The Best Asian Short Stories is one of the finest compilations of short stories I have read in a long time. The short stories cover a diaspora of Asian cultures, histories, societies in transit, shifting borders and values. They embrace an array of emotions that are universal and touch the heart of the reader. Established authors (Shashi Deshpande, Poile Sengupta, Farah Ghuznavi, Park Chan Soon, to name a few) and newcomers (N.Thierry, Wah Phing Lim, etc.) rub shoulders with stories that nudge one another, creating a wide range of reading experiences.
In this one book, I have travelled from the backstairs of Singapore’s government subsidized flats to Malaysian ports, to Phillipino slums, to Mao’s China, to Korea’s madly competitive society, to the lonely world of an Old Japanese, to a Syrian refugee’s boat, to the shifting borders of India, Pakistan and Bangladesh, to the rebellion against restrictions in the conservative Middle East, to Canada, America and England. These stories have grasped values that leave the reader absolutely spellbound.
Universal truths are stated by the characters that come to life with a few strokes of the creator’s skilled pen. When a dying man discovers, ‘I’m neither Indian nor Bangladeshi. I’m human’, the character reaches out beyond the pages of the book and brings home that politics and nationalism draw borders where none exist for the poor man. In another story, around the eve of Indian independence, a little girl is ‘bewildered’ when she fails to find her homeland, Sindh, on the map of the new country and says, ‘It’s gone’. One is startled by the pathos that these two words can create and compelled to question why Indians mutely accepted the line drawn by Cyril Radcliffe. When in Canada, a middle aged Sindhi befriends a Hindi speaking Chinese, he contends, ‘I knew that we immigrants, Sindhi, Indian or Chinese, needed to look after each other’. This is an eternal truth faced by universal globetrotters traipsing through countries. The whole world becomes their home.
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By Sucharita Dutta-Asane
Aamer Hussein was born in Karachi in 1955 and moved to London in 1970. He has been writing short stories since the mid-80’s and has been anthologized across multiple languages. He has written six short story collections, a novella Another Gulmohar Tree and a novel The Cloud Messenger. A master of lyrical writing, his knowledge of languages and cultures informs his story telling. His most recent book Love and its Seasons has been published by Mulfran Press, UK.
Sucharita Dutta-Asane (SDA): Aamer Hussein ji, welcome to Kitaab, and thank you for agreeing to this interview.
Your writing is an inspiration in its lyrical intensity, its telling use of fables and folktales and in the knowledge of cultures and languages that layer your stories and their vast range of characters. They explore rich inner worlds with compassion and empathy that require intense involvement with the characters. This cannot come easily to any writer. How do you approach your writing? Do you usually know what you will write and how you will write it, or do you follow a process that is organic, the story and its characters leading you by the hand?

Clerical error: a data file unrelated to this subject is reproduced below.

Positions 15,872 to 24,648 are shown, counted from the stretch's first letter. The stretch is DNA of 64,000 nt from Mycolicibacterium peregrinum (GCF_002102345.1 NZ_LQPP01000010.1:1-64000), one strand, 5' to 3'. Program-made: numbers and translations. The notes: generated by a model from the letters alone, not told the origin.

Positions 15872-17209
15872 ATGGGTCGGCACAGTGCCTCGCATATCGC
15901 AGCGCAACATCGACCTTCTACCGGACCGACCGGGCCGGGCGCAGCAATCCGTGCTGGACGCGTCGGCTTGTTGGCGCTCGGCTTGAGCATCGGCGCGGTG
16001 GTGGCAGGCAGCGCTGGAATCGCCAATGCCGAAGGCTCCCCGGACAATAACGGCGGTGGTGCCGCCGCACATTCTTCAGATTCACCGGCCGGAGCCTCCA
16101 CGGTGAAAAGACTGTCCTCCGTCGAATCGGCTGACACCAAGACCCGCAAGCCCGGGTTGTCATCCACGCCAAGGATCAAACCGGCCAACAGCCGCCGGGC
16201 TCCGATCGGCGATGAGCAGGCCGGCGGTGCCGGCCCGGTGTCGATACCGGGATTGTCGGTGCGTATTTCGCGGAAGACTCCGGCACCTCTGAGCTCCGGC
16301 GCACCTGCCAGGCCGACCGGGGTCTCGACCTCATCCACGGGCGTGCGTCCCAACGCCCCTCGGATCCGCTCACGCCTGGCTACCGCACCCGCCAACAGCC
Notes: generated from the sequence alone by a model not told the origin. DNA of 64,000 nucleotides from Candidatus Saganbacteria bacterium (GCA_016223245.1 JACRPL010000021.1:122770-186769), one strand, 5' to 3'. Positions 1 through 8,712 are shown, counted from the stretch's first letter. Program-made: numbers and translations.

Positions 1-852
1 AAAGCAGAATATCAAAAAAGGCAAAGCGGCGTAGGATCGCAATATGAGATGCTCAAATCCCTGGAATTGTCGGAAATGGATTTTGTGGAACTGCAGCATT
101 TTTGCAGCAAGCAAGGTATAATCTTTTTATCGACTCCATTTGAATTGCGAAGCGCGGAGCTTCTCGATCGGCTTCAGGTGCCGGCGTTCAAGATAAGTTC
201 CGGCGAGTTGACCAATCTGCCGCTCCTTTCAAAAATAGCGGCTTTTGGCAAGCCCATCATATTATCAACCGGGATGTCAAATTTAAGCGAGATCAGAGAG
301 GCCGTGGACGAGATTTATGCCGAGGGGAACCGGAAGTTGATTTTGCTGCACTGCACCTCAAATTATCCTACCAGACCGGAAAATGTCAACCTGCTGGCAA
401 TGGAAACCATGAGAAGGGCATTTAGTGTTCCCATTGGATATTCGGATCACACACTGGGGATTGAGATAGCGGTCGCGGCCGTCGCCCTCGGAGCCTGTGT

Aamer Hussein: I’d say that in most cases it does lead me by the hand. I sit down with an image, a line or an impulse, then the story takes un-imagined pathways and the characters do things I had no idea they were planning to do. Often the end is in sight when I begin and I do often know what I want to write, for example when I use a traditional story as a template, or when, as in my new collection, I was inspired by my mother’s diary about her singing; but there is always an element of surprise even in the process of retelling. And in what we now call life writing, there is the crucial question of arranging memories in a pattern and seeing what they reveal, which often is surprising.
SDA: The search for ‘home’ and the inevitable running away from it, the rootless-ness and at times the aimless wandering – this theme and its traces can be found across most of your short fiction as well as in Another Gulmohar Tree and The Cloud Messenger. What does ‘home’ mean to you as a writer and as somebody witnessing the evolving concept of exile and refuge in the world today? Does language, rather than any kind of physical manifestation, contain the sense of ‘home’ / homecoming?
AH: I’m wary of talking about multiple homes but in this case I must. There’s Karachi, the city I was born in and to which I often return (I’m going back in a fortnight), which remains home in some visceral sense – that location between desert and Arabian Sea is where my clay belongs. It’s at the seaside there, near where my father and grandfather lived, that I feel that sense of homecoming. I ran away from it for many years and now I keep running back. There’s London where I’ve worked and lived all my adult life, but I only feel at ‘home’ in my neighbourhood by a canal and in a small, central part of the city where I once studied and taught. I also have a lost maternal ‘home’ where my grandparents lived in Indore. So yes: I wander among my homes and my notions of home. I’m not in any way an exile or a refugee; today I feel like a fairly privileged expat. Yes, language as well – or rather the page on which I write, where I look for a landing place. That place too is ambivalent, as I read Urdu when I feel homesick, but rarely write in my mother tongue from any sense of nostalgia; English seems to be my memory-language, so yes, that’s a home too. Urdu is a retreat.
SDA: In The Cloud Messenger language seems to be a character with multiple layers waiting to be discovered. In Another Gulmohar Tree, Usman says, ‘You don’t choose the language you write in, it chooses you.’ With your polyglot sensibility and sensitivities, how important has this knowledge of languages been for your writing? Has it created creative dilemmas for you or given a sense of freedom that has helped your storytelling?